• Jul 8, 2009
When Chrysler was in Chapter 11, the U.S. bankruptcy court decided that the new Pentastar would be free of any liability for accidents that involve Chrysler-branded products sold prior the bankruptcy. Automotive News is reporting that five consumer groups are looking to get the word out that used Chrysler products will not be eligible for such liability claims by putting a warning sticker on each and every used Dodge, Chrysler, and Jeep that is for sale.

The Federal Trade Commission is reviewing the petition, which states that consumers who purchase a used Chrysler vehicle risk "being held responsible for millions of dollars in medical expenses, hundreds of thousands of dollars in lost income and other losses – with no possibility of recompense – even if their injury was clearly Chrysler's fault." Under the current plan, customers looking to sue Chrysler for defective product concerns will have to go after old Chrysler, which is broke, bankrupt, and doomed.

Chrysler, of course, is against the petition, as the warning may harm a dealer's ability to sell used Chrysler-branded products. In an email to Automotive News, Chrysler spokesman Michael Palese wrote "In Chrysler's bankruptcy, the ability to form a new company free from the product liability burden of the old company was essential to the new company's survival." Palese also mentions that the petition has also uncovered no new defects or safety issues.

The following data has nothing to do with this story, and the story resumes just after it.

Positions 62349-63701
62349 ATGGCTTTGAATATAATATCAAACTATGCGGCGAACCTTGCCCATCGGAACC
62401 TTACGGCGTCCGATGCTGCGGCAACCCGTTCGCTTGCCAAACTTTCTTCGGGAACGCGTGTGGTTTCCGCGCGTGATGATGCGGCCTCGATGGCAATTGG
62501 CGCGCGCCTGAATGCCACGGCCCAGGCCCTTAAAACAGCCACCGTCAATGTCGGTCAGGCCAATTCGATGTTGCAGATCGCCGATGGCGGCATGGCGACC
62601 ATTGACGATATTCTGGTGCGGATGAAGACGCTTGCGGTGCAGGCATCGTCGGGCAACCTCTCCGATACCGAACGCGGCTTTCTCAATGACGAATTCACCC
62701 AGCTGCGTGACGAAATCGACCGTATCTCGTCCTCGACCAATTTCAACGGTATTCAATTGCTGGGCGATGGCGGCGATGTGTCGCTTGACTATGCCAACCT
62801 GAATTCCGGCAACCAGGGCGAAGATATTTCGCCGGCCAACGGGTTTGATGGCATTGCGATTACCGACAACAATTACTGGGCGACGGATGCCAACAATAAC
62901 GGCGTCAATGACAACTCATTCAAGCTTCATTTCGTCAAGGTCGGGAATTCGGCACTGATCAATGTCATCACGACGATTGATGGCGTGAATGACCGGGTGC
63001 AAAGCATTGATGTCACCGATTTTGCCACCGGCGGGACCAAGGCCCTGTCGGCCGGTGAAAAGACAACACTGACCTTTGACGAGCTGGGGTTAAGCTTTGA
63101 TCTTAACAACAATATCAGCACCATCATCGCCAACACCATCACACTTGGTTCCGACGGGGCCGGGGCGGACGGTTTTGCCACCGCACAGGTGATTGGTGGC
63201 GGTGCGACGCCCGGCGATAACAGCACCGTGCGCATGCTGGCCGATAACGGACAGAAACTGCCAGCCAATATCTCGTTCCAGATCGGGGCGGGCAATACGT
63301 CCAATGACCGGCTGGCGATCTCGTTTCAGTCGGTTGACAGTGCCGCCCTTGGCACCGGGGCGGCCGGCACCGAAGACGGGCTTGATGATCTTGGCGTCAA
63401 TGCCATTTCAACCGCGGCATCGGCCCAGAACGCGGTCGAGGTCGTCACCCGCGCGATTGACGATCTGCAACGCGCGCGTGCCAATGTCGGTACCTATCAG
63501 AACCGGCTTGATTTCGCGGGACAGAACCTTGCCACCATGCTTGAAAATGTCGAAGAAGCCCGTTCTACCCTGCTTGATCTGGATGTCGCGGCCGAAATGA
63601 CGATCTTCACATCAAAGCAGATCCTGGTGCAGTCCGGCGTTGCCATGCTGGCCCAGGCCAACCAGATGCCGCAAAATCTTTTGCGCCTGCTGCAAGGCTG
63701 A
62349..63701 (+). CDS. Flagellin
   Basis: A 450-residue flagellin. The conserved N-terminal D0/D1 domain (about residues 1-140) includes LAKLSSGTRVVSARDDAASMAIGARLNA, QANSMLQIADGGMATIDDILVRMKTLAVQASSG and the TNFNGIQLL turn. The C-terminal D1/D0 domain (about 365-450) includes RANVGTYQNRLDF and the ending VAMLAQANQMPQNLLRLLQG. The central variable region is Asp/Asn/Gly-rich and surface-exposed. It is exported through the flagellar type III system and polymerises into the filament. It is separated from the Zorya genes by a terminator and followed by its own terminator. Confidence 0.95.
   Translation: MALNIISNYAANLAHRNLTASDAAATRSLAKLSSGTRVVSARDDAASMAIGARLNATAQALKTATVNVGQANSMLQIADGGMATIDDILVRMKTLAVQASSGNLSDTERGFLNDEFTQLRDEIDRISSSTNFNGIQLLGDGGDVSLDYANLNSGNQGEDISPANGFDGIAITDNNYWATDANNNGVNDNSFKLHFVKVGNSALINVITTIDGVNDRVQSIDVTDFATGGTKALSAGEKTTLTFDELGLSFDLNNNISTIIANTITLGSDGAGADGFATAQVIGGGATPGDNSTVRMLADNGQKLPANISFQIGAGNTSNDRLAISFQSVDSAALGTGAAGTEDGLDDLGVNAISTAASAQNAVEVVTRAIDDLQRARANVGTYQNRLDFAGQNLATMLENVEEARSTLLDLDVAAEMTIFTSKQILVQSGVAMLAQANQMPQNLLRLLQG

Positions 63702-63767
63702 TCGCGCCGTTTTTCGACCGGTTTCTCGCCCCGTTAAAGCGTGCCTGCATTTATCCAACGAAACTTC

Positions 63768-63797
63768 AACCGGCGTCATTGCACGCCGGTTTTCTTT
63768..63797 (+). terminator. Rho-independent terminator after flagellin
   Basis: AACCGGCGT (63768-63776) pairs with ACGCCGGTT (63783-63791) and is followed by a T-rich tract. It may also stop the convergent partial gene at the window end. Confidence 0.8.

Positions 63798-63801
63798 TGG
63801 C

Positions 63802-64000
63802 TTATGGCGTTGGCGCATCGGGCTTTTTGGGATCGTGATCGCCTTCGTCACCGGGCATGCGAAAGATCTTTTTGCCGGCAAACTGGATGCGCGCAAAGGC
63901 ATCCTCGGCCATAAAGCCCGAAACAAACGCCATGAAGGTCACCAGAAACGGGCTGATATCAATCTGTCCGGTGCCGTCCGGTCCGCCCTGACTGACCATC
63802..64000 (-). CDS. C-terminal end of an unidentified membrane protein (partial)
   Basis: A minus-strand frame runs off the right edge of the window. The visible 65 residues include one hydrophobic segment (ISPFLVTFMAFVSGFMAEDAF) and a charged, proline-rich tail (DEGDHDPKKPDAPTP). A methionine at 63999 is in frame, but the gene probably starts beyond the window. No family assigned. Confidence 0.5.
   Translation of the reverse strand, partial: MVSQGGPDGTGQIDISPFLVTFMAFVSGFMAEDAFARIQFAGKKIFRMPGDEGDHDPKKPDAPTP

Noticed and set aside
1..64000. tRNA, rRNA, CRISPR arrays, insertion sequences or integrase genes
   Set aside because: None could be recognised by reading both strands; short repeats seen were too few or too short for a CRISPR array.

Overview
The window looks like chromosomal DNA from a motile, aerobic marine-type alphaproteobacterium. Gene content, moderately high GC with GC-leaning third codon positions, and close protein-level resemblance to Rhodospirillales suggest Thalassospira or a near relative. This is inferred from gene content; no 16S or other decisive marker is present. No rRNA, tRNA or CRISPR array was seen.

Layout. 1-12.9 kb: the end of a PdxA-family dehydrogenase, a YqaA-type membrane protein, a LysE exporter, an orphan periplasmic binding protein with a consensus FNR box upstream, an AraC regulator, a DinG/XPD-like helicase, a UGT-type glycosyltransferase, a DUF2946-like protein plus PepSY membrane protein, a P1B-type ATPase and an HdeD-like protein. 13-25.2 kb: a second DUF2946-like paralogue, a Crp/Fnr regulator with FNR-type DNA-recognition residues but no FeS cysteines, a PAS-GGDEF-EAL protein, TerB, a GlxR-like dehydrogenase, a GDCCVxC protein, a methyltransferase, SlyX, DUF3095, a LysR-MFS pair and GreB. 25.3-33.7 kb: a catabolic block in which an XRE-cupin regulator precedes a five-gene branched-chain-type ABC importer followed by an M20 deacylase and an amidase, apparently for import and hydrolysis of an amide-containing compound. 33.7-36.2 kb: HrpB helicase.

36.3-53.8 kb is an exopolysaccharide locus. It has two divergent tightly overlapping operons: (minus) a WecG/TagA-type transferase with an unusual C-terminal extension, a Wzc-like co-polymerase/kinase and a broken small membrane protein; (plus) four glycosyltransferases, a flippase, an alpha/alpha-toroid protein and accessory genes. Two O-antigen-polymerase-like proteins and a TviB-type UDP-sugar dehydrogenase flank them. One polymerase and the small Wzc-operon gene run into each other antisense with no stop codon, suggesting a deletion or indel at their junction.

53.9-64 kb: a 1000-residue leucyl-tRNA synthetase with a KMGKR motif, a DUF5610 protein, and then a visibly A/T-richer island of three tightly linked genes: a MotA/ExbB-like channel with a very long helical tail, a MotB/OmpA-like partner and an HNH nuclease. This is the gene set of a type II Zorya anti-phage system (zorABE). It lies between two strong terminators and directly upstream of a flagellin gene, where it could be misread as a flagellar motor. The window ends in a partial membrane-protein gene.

Automotive News is also reporting that General Motors has worked out a deal with state attorneys general to consider claims as long as they were submitted after the automaker's bankruptcy.

[Source: Automotive News - subs req'd | Image: Robyn Beck/AFP/Getty]


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  • 26 Comments
      • 5 Years Ago
      "being held responsible for millions of dollars in medical expenses, hundreds of thousands of dollars in lost income and other losses – with no possibility of recompense – even if their injury was clearly Chrysler's fault."

      If a lawyer were writing this it would say "even if it's not in anyway Chrysler's fault." Because that is how they think.
      • 5 Years Ago
      Hmm sounds like a great idea, while were at it let's put warning labels on Ferrari's too since they seem to spontaneously combust and burst into flames.

      Aren't there warning labels on everything now a days even things like peanut butter? Can't we put warning labels on the stupid drivers out there that cut us off, run red lights, and run out of blinker fluid instead?

      --RS
        • 5 Years Ago